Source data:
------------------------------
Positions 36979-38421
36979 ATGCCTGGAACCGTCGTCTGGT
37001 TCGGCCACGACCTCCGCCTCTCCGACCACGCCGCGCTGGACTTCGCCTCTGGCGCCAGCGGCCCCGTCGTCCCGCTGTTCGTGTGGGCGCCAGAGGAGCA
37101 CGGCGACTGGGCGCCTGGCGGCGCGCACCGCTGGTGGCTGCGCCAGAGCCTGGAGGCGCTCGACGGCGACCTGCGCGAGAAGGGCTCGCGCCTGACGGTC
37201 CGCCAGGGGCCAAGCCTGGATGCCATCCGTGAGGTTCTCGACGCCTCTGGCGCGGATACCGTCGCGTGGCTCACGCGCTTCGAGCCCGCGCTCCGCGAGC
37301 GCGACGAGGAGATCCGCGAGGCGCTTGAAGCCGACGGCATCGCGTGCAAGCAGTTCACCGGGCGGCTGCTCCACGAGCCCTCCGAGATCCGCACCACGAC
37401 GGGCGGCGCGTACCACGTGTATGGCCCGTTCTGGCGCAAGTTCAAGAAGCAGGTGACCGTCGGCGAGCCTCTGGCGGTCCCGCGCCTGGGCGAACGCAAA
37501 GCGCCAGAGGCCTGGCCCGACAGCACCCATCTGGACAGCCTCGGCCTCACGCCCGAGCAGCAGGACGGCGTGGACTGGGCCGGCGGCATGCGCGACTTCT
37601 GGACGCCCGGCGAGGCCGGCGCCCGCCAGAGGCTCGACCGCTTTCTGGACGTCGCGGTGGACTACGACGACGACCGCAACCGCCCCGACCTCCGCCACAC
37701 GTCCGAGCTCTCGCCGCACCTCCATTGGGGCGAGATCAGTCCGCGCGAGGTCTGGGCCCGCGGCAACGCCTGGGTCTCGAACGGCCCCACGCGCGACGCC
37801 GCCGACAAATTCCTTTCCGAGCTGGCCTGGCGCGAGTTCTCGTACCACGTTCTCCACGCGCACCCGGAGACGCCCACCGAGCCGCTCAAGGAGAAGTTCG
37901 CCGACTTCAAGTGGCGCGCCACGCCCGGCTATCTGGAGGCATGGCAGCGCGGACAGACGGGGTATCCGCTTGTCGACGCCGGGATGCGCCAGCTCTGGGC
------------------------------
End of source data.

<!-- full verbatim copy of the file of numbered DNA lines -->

Positions 36979-38421
36979 ATGCCTGGAACCGTCGTCTGGT
37001 TCGGCCACGACCTCCGCCTCTCCGACCACGCCGCGCTGGACTTCGCCTCTGGCGCCAGCGGCCCCGTCGTCCCGCTGTTCGTGTGGGCGCCAGAGGAGCA
37101 CGGCGACTGGGCGCCTGGCGGCGCGCACCGCTGGTGGCTGCGCCAGAGCCTGGAGGCGCTCGACGGCGACCTGCGCGAGAAGGGCTCGCGCCTGACGGTC
37201 CGCCAGGGGCCAAGCCTGGATGCCATCCGTGAGGTTCTCGACGCCTCTGGCGCGGATACCGTCGCGTGGCTCACGCGCTTCGAGCCCGCGCTCCGCGAGC
37301 GCGACGAGGAGATCCGCGAGGCGCTTGAAGCCGACGGCATCGCGTGCAAGCAGTTCACCGGGCGGCTGCTCCACGAGCCCTCCGAGATCCGCACCACGAC
37401 GGGCGGCGCGTACCACGTGTATGGCCCGTTCTGGCGCAAGTTCAAGAAGCAGGTGACCGTCGGCGAGCCTCTGGCGGTCCCGCGCCTGGGCGAACGCAAA
37501 GCGCCAGAGGCCTGGCCCGACAGCACCCATCTGGACAGCCTCGGCCTCACGCCCGAGCAGCAGGACGGCGTGGACTGGGCCGGCGGCATGCGCGACTTCT
37601 GGACGCCCGGCGAGGCCGGCGCCCGCCAGAGGCTCGACCGCTTTCTGGACGTCGCGGTGGACTACGACGACGACCGCAACCGCCCCGACCTCCGCCACAC
37701 GTCCGAGCTCTCGCCGCACCTCCATTGGGGCGAGATCAGTCCGCGCGAGGTCTGGGCCCGCGGCAACGCCTGGGTCTCGAACGGCCCCACGCGCGACGCC
37801 GCCGACAAATTCCTTTCCGAGCTGGCCTGGCGCGAGTTCTCGTACCACGTTCTCCACGCGCACCCGGAGACGCCCACCGAGCCGCTCAAGGAGAAGTTCG
37901 CCGACTTCAAGTGGCGCGCCACGCCCGGCTATCTGGAGGCATGGCAGCGCGGACAGACGGGGTATCCGCTTGTCGACGCCGGGATGCGCCAGCTCTGGGC